Need built-in recent dishwasher recommendations under $900

Hey all,

There seem to be a lot more brands of dishwashers these days than I remember-- there’s a market player called “Beko” now that seems ubiquitous and is a relative newcomer to this side of the Atlantic but it’s been around in Europe forever (out of Turkey, if I’m not mistaken). There are still Whirlpool, Hotpoint, Frigidaire etc. but those names don’t mean much anymore, do they (a lot of them are probably built in the same factories)?

Anyway, I don’t want to break the bank, but something quiet with a stainless steel tub would be nice, and something that saves power/water is good too. I’m fine with a white front. It would be nice to be able to leave the door slightly open to let stuff dry and so it doesn’t get funky inside. I’ve gotten along without foldable tines this long so I probably wouldn’t miss them in a new machine, but they’d be a “nice to have.”

If anyone’s gotten something they like recently that sounds like that I’d love to hear impressions.

I don’t have any recommendations, but a tiny piece of advice; make 100000% sure you have the correct dimensions to make it fit. My sister got one which was 1cm too tall, and she wound up needing to either redo her counters or bite the restocking fee from where she got it.

Good advice, thanks.

We got this one almost a year ago for $780, plus installation: BOSCH - SHS863WD5N - Dishwasher

(Price seems to have gone up.)

It was at the recommendation of the wirecutter and/or consumer reports, and it’s been fantastic.

Yeah, just buy a Bosch and pick the model that suits your budget.

They seem pretty good albeit a bit pricey but what concerns me is that the lower rack is supposedly non-standard somehow compared to most dishwashers. Has that given you any grief, @ooomalley ? You do sound pretty happy with yours.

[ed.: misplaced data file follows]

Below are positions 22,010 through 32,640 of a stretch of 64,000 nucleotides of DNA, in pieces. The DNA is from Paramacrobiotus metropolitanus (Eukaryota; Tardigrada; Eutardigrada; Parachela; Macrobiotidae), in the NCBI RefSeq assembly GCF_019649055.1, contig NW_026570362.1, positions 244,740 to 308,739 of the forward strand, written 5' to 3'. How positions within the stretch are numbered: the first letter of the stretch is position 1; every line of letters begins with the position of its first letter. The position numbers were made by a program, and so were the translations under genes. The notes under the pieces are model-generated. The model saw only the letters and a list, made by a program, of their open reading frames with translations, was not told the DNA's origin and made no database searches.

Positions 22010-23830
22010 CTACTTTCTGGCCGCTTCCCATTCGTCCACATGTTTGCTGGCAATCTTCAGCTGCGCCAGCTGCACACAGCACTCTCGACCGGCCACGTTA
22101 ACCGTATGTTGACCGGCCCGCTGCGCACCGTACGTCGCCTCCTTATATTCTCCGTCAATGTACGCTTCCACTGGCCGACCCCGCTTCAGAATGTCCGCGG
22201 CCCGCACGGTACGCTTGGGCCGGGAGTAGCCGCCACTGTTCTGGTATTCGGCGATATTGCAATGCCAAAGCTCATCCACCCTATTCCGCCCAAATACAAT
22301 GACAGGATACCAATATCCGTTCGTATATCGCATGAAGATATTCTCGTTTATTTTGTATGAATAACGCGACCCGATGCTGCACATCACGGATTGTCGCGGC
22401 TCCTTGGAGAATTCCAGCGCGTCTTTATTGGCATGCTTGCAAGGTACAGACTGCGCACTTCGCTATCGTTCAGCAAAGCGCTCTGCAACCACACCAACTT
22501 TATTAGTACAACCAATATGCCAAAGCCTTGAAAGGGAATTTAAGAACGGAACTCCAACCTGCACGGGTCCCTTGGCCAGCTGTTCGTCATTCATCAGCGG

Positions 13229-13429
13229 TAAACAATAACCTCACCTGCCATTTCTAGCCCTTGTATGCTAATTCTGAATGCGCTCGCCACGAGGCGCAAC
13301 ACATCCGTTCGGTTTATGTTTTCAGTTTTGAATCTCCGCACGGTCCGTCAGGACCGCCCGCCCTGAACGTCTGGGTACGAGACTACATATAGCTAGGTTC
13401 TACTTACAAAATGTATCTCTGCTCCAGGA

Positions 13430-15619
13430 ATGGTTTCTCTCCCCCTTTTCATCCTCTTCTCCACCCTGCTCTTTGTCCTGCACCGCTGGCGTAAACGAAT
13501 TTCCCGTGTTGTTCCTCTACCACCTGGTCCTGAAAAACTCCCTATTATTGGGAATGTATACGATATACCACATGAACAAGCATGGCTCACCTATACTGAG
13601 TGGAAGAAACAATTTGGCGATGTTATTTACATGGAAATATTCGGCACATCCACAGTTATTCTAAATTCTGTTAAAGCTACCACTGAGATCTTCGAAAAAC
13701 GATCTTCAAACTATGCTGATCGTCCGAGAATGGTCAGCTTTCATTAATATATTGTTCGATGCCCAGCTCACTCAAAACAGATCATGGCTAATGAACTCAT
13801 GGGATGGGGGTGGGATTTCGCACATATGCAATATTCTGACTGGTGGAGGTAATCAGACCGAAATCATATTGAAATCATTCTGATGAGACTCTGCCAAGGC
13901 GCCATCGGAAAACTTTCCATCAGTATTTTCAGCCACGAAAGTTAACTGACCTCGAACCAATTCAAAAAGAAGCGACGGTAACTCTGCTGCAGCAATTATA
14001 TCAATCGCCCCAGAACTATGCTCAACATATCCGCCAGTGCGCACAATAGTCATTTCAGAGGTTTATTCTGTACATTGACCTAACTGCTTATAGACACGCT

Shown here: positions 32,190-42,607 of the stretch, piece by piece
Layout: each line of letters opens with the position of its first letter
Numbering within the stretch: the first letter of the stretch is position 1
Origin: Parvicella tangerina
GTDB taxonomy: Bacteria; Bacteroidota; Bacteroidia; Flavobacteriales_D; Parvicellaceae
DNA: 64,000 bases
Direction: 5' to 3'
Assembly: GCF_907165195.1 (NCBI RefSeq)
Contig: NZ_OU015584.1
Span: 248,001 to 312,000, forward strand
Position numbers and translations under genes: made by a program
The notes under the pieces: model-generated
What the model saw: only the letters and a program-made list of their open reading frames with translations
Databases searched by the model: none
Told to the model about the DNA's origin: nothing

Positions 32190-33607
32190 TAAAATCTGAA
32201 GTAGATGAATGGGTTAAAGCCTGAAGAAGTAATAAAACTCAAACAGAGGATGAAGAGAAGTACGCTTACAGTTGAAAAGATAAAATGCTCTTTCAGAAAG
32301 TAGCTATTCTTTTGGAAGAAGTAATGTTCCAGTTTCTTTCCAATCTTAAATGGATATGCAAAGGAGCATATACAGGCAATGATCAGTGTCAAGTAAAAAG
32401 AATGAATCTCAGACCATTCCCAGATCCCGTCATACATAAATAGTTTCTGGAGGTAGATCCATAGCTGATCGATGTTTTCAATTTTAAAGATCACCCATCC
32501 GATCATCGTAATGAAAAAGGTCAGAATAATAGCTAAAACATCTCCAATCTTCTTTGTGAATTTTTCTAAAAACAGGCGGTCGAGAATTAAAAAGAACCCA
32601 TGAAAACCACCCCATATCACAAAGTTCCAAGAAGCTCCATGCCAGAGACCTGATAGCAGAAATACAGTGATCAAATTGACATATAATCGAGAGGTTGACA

Not sure what you mean there. Every dishwasher will have a different lower rack to fit their dimensions. You may be referring to the fact that Bosch does not have a heating element on bottom like many other dishwashers. It’s not a big deal. The Bosch uses condensation drying which is more energy efficient as it is passive rather than active heating, Becasue there is no heating element, plastics can be washed on the lower rack.

I have a higher-end Bosch because my wife would not settle for a lesser model when we had to replace our dishwasher recently, primarily because it is so quiet. It is very quiet and even the more afforadable models are still very quiet. The appliance guy I hired to install the dishwasher said Bosch is well built and would choose that over any other brand when it comes to dishwashers.

I bought one of these just about a month ago and seems to be in your price range. It does a great job and is pretty quiet.

There’s only 2 of us, so we didn’t need something very roomy or expensive…it already takes us almost a week to fill it up as it is, but if you have lots of people you might want to find something a bit larger.

Thanks. It only seems to be a difference of 100 bucks so not a big deal if I’m getting a Bosch anyway. My old dishwasher actually gave up the ghost a few years back and I’ve been washing dishes by hand since then but what with having to take my aging mother (with memory issues) in during the pandemic about a year ago I didn’t want to bring in any more people than necessary till we were vaxxed, but it’s been a lot to keep up with. She washes the dishes too sometimes but she just doesn’t have the hand strength to scrub things properly or the eyesight to see stuff left on dishes so I just really have to finally bite the bullet. It’s gonna be nice to have the extra free time once I buy one and get it installed.

If you mean how the prongs are organized on the bottom of a Bosch it is a little unusual, but we haven’t really had any issues with loading it, although I’ve seen layouts I like better. However, we’re incredibly happy with our Bosch. It does a great job and it’s quiet. What more could you want?